Introducing Mass Timber – The new construction technique that is key for Ontario’s economy and greener future

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The Carpenters’ District Council Ontario (CDCO) is hosting an orientation breakfast on Mass Timber – and what it means for Ontario – on Nov. 24 at the Paramount Event Venue, 222 Rowntree Dairy Road, Woodbridge.

A discussion will be held during the breakfast from 8 to 10:30 p.m. with panelists Mark Gaglione from EllisDon; Leith Moore, R-Haliz; Brock O’Donnell, Rothoblaas; and David Moses, Moses Engineering.

Another highlight of the event will be a tour of Mass Timber Training at the College of Carpenters from 10:30 a.m. to noon.

As a result, huge opportunities are created for Ontario’s northern and Indigenous communities when it comes to resource development, cultivation, and sustainability. It also means more carbon capture as well as the benefits of the beauty of wood.

“The advent of Mass Timber couldn’t be happening at a better time for the world’s lungs, green targets, and Ontario’s economy”, says Mike Yorke, President of the Carpenters’ District Council.

New construction technology has created Cross-Laminated Timber (CLT) where smaller wood pieces are bound together to create large wooden beams that are as strong as steel, and just as fire resistant.

“In mass timber construction, the new technique gives wood similar strength properties to steel – and makes it just as fire retardant. Ontario’s oldest building resource – wood – is now our newest,” Yorke said.

Returning to the renewable, carbon-capture qualities of wood with new technology applications is what Mass Timber is all about. The oldest resource is now new again. Developing this industry also means jobs for many, including historic First Nations communities in our north.

The CLT market is forecast to reach $3.6 million USD by 2027, according to Market Research Future (MRFR). In 2020 the total was about $1.7 million.

Buttcon is building the first mixed-use residential, transit-oriented CLT mass timber project in Canada at Coxwell Avenue and Queen Street in Toronto.

“This is an incredibly exciting project,” says Yorke. “It’s mass timber meeting mass transit. It’s unique and innovative and it’s going to totally transform our inner cities.”

The entire super structure is expected to go up in six weeks, with no concrete above the foundation.

“I think once developers and builders realize how successful and how fast it can go up with little impact on the area, it’s going to take off,” said Tony Currie, program director, College of Carpenters and Applied Trades.

Another project, the new Toronto and Region Conservation Authority headquarters, tucked into the edge of a forested ravine is designed by ZAS Architects + Interiors with Bucholz McEvoy Architects

TRCA’s facility will be a cedar-clad mass timber structure that “provides a strong biophilic work environment and acts as a repeated visual reminder of the building’s connection to the natural environment,” according to ZAS.

The building’s exterior cedar cladding fits the historic 19th-century structures at an adjacent open-air heritage museum.

The four-story mass timber structure is set to be complete by September of this year with occupancy scheduled for September 2022.

“We envisioned TRCA’s new workplace as one that will inspire, motivate and support the culture of its employees, who are champions of the local environment. We approached the design as an opportunity to reimagine the TRCA’s relationship with Black Creek Ravine, of which TRCA is a guardian,” said ZAS principal Peter Duckworth Pilkington in a statement.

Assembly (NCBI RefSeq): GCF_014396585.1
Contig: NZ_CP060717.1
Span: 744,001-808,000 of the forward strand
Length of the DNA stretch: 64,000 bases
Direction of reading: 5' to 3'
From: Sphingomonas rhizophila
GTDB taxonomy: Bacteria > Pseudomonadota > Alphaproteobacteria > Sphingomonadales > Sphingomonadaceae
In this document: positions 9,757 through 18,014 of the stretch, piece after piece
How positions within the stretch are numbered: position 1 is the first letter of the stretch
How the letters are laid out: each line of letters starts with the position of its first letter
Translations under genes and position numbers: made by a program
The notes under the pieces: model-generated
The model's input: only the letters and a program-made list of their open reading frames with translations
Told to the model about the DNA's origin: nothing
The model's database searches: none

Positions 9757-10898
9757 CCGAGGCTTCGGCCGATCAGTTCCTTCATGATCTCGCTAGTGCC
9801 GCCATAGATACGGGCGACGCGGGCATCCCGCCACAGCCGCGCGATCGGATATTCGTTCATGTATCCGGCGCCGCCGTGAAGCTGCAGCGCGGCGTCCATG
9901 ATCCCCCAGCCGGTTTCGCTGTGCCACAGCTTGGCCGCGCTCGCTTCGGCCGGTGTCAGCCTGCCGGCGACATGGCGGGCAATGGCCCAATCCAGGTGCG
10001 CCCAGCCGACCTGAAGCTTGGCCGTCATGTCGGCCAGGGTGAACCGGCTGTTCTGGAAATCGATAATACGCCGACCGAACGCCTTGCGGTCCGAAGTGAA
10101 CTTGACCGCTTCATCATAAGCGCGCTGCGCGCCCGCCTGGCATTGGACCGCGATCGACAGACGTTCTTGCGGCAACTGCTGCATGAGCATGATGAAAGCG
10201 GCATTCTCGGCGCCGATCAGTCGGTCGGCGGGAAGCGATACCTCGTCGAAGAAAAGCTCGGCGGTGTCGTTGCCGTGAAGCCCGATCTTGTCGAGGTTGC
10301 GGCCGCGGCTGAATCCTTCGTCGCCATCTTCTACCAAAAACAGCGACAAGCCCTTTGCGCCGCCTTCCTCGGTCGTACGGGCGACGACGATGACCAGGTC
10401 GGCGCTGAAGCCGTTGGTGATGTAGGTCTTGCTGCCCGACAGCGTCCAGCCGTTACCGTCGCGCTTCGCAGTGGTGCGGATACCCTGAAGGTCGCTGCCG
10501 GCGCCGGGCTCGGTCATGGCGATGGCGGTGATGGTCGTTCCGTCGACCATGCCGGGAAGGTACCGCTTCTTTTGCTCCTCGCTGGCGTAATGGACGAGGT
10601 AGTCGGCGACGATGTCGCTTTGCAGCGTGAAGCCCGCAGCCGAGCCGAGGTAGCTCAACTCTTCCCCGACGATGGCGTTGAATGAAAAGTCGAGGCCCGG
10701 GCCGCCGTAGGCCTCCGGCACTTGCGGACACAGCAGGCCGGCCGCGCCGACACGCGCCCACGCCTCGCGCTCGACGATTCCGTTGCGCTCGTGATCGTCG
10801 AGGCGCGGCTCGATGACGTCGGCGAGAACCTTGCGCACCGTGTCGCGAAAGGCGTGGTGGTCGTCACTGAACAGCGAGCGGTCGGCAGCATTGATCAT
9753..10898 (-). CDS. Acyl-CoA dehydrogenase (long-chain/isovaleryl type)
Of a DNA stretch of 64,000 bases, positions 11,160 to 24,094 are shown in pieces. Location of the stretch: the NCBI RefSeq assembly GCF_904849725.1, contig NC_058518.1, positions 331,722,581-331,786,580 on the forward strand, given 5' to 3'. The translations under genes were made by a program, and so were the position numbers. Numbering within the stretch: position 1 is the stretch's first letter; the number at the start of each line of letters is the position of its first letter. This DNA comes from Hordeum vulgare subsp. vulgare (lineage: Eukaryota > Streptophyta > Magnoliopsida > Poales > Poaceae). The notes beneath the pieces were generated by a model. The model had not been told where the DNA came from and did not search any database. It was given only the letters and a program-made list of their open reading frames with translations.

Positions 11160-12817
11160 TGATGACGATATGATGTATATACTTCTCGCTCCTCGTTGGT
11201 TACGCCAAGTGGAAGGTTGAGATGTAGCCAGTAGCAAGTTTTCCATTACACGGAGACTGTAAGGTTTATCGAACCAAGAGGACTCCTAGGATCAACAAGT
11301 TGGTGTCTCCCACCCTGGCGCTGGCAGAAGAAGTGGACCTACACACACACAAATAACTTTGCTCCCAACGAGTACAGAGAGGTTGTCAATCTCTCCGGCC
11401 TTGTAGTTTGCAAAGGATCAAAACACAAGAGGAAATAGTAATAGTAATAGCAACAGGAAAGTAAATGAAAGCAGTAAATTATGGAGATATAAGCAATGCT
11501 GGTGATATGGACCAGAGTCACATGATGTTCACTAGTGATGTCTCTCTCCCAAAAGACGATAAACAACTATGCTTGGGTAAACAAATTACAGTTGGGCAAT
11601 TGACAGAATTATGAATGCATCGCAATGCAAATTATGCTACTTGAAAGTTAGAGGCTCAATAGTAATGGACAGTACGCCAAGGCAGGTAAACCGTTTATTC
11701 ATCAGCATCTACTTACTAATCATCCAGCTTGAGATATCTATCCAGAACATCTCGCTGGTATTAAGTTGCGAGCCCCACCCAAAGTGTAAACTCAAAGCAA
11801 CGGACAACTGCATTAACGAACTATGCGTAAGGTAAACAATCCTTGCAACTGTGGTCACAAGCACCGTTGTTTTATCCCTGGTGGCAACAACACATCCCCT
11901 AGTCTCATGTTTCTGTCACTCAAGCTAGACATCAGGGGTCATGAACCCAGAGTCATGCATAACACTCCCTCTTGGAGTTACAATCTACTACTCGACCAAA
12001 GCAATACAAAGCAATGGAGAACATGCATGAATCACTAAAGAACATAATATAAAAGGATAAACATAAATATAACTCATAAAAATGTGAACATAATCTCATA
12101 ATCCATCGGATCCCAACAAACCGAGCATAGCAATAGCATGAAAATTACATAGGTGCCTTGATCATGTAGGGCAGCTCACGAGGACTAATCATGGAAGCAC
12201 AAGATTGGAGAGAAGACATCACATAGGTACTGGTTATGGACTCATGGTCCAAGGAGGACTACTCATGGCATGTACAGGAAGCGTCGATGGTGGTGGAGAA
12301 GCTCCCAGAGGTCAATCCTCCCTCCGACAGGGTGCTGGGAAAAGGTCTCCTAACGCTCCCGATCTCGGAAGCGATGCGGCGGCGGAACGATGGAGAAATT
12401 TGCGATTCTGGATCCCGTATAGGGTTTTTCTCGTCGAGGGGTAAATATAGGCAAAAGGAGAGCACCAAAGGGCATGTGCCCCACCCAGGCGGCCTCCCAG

The 87,000-square-foot administrative office building aims to be one of the most energy-efficient commercial mid-rise buildings in North America, targeting Net Carbon Zero, LEED Platinum V4, Toronto Green Standard Level 2, and WELL Silver certifications).

The building’s features include Ontario-sourced exterior cedar cladding and the cost of the mass timber structure is $65 million.

Mass timber is a building trend that is expected to grow across Canada.

The 2021 State of Mass Timber in Canada (SMTC) report, the first of its kind to systematically document domestic mass timber construction projects and production capacity in Canada, provides a glimpse into market trends and demonstrates the value for builders and designers to consider building with wood.

The Green Construction through Wood (GCWood) program produced the report to record, review and analyze the rise of mass timber construction in Canada. This report highlights the progress Canada has made in mass timber production, design and building, as well as the potential for our country’s ongoing leadership in this area.

A key highlight of the SMTC report is an interactive map, which displays information on nearly 500 completed or under-construction mass timber projects from 2007 to 2019, representing over 1.5 million square metres (16 million square feet) of gross floor area. 21 mass timber manufacturing facilities across Canada, showing the growing capacity of domestic producers, are also displayed.

The rise of mass timber construction in Canada

The growth in mass timber construction across Canada can be linked to:

  • progressive building codes
  • new mass timber products
  • innovative building systems
  • a growing number of designers and builders with expertise
  • increasingly affordable products and systems
  • interest in green building materials and sustainable designs

To learn more about mass timber in Ontario, attend the CDCO breakfast. RSVP is required at  Snicholson@thecarpentersunion.ca.

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